Where Should A Bird Feeder Be Placed—Height, Direction

Backyard bird feeding is a brilliant way to engage with wildlife in the comfort of your home, more so if you live in a place where animals don’t venture out of the woods often.

Besides, experts believe backyard bird feeding will improve their population, and since birds eat more than just seeds, suet, and nectar, it’ll also help reduce insects, worms, snails, and spiders populations around your home.

Bird feeders are best placed or hung in an area where your visiting birds feel safe from predators but still visible enough for the birdies to easily see it.

Locate your bird feeder at least 10 feet from the nearest shrub, tree, or other tall structure and a height of at least 5 to 6 feet of the ground where squirrels, rats, and cats can’t reach it.

Hanging your bird feeder in a shaded area is also preferable, though it’s not always possible.

See more insight below.

How High Should Your Place Your Bird Feeder (Height)

The height of your bird feeder will have a lot of impact on your bird watching experience and also make sure the birds remain safe from predators.

Even so, please note that different bird species prefer feeders to hang at varying heights.

For safety purposes and the best experience, most of your units should at least 5 to 6 feet above the ground, unless you live in a region with plenty of ground feeding birds like towhees.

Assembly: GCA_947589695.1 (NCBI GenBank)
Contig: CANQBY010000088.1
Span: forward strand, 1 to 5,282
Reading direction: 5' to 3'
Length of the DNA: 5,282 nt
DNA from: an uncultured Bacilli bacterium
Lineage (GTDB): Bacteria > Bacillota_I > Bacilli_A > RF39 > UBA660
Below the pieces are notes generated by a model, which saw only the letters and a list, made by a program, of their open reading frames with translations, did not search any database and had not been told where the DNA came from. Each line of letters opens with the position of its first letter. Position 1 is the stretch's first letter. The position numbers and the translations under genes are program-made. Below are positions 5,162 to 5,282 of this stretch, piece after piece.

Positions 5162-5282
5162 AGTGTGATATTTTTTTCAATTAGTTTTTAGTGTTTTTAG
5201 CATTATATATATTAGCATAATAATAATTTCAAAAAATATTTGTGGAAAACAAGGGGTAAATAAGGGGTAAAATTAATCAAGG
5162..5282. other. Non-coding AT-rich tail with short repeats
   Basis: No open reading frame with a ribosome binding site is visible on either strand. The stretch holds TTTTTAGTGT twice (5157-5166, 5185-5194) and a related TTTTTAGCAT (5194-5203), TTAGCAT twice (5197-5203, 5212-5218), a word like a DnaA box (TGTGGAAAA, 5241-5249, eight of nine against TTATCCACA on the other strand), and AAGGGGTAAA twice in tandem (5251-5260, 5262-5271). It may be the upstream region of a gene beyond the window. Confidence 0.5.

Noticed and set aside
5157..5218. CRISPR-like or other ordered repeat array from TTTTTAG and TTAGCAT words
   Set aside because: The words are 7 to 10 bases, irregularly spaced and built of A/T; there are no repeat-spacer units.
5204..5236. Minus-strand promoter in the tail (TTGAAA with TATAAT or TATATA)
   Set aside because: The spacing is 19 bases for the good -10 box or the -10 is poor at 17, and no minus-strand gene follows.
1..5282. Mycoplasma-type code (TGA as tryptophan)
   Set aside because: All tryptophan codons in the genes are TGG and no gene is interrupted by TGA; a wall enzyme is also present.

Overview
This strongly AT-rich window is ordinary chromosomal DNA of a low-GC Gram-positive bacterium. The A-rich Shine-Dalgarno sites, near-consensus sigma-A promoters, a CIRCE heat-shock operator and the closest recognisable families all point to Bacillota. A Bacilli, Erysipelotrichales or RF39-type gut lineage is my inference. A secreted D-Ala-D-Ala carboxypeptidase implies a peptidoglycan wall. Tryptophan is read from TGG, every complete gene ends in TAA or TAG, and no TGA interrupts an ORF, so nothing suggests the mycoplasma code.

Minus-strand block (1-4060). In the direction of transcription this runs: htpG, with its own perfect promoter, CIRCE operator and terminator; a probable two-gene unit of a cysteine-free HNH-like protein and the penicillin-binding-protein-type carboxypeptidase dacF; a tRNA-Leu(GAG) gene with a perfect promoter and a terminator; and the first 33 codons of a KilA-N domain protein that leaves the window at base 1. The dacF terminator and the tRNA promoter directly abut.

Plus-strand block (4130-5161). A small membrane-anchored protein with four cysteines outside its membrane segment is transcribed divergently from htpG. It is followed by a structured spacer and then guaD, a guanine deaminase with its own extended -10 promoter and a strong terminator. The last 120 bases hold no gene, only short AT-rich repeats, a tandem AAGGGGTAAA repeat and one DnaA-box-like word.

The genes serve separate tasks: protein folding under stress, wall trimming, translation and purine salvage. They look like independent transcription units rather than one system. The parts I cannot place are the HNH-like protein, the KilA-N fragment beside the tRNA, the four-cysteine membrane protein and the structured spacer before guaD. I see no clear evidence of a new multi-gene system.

If you have more than one bird feeder, I also recommend putting them at varying heights to attract a wider variety of birds to your backyard and ensure a dominant set of birds does not monopolize the feeder.

Finches and cardinals prefer feeding on the shrub, so set a few of your feeders waist high or at eye level if they are part of your local species. Plus a couple more units a little higher for tree feeders like woodpeckers, titmice, and chickadees.

Lastly, ensure your feeders are some distance from thick bushes, shrubs, or trees that may conceal predators like cats, raccoons, dogs, and foxes.

Should Your Bird Feeder Be in The Sun or Shade

Hanging your bird feeder in the shade is certainly preferable for birds’ well being, but most species also love a little sun for a clear view while feeding and to readily spot approaching predators.

As such, I recommend hanging your units in an area that gets partial shade most of the day.

Having a little sun exposure also helps you get a better view of the birds. Moreover, feather-colors and fine-body-marks are well exposed for clear identification and photography.

Having said that, more shade might be better during the summer months, especially if you live in a region with the blistering sun like South USA.

The more shade results in less glare and better views.

What Direction Should Your Bird Feeder Face

Since birds like to feed in the sunlight and out of the worst wind, a sheltered southeastern orientation is considered best for hanging a bird feeder.

Notwithstanding, remember to replicate your birds’ natural feeding preference.